Marine Biology

, Volume 154, Issue 4, pp 649–659

Spatial overlap and trophic interactions between pelagic fish and large jellyfish in the northern California Current


    • NOAA Northwest Fisheries Science CenterHatfield Marine Science Center
  • C. L. Suchman
    • NOAA Northwest Fisheries Science CenterHatfield Marine Science Center
    • Virginia Institute of Marine Science
  • D. C. Reese
    • Department of Fisheries and WildlifeOregon State University
  • T. W. Miller
    • Center for Marine Environmental StudiesEhime University
  • E. A. Daly
    • Cooperative Institute for Marine Resources StudiesOregon State University
Research Article

DOI: 10.1007/s00227-008-0958-3

Cite this article as:
Brodeur, R.D., Suchman, C.L., Reese, D.C. et al. Mar Biol (2008) 154: 649. doi:10.1007/s00227-008-0958-3


Recent studies have indicated that populations of gelatinous zooplankton may be increasing and expanding in geographic coverage, and these increases may in turn affect coastal fish populations. We conducted trawl surveys in the northern California Current and documented a substantial biomass of scyphomedusae consisting primarily of two species (Chrysaora fuscescens and Aurelia labiata). Spatial overlap of these jellyfish with most pelagic fishes, including salmon, was generally low, but there were regions of relatively high overlap where trophic interactions may have been occurring. We compared feeding ecology of jellyfish and pelagic fishes based on diet composition and found that trophic overlap was high with planktivorous species that consume copepods and euphausiid eggs such as Pacific sardines (Sardinops sagax), northern anchovy (Engraulis mordax), Pacific saury (Cololabis saira), and Pacific herring (Clupea pallasi). Moreover, isotope and diet analyses suggest that jellyfish occupy a trophic level similar to that of small pelagic fishes such as herring, sardines and northern anchovy. Thus jellyfish have the potential, given their substantial biomass, of competing with these species, especially in years with low ecosystem productivity where prey resources will be limited.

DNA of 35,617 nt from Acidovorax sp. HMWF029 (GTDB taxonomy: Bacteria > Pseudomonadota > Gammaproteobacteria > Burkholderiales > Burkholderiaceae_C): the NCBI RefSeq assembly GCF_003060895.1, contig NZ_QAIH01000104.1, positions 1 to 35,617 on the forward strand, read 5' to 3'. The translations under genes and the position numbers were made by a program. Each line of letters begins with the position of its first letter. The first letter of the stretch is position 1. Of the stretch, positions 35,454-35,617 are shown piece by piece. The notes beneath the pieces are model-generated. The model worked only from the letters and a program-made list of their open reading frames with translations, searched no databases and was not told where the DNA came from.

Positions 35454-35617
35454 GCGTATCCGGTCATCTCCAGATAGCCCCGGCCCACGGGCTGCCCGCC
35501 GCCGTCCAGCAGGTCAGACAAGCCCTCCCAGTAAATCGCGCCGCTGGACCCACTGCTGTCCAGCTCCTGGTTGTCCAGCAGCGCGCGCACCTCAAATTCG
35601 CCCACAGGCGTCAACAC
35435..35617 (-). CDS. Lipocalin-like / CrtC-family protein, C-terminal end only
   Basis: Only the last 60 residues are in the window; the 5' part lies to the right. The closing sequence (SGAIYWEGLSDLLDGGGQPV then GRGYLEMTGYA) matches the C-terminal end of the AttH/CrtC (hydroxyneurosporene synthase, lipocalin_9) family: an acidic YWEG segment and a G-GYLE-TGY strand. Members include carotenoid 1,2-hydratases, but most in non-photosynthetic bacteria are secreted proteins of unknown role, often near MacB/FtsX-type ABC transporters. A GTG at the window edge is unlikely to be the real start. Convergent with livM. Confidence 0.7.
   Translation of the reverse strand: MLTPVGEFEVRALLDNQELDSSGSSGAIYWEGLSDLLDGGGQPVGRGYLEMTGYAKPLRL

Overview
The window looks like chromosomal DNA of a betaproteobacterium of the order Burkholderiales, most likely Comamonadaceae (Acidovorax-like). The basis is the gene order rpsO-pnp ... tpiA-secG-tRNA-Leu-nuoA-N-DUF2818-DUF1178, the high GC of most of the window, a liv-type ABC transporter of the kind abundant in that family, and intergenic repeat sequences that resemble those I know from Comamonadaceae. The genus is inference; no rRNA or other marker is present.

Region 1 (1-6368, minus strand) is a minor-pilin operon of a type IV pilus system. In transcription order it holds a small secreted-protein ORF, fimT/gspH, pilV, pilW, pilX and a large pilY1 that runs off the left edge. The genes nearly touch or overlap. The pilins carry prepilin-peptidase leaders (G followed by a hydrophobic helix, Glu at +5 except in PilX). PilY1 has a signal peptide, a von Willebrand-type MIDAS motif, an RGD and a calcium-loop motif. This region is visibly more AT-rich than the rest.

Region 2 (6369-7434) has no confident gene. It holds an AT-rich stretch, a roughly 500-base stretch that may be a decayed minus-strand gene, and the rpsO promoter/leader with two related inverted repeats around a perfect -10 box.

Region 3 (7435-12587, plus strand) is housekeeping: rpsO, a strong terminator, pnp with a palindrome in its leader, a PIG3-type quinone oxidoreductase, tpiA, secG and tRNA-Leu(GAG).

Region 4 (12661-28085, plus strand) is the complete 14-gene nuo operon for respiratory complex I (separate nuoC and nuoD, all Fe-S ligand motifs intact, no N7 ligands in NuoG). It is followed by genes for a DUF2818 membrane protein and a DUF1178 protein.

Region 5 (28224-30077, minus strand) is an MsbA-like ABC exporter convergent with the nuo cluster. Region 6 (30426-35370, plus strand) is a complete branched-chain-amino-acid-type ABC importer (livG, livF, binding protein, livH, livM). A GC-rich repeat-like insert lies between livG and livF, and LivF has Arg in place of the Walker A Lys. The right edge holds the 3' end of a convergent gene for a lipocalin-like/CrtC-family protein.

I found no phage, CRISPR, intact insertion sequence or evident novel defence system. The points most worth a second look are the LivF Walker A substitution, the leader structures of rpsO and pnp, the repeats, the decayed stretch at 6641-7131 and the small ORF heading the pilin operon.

Copyright information

© US Dept. Commerce, National Marine Fisheries Service, NOAA 2008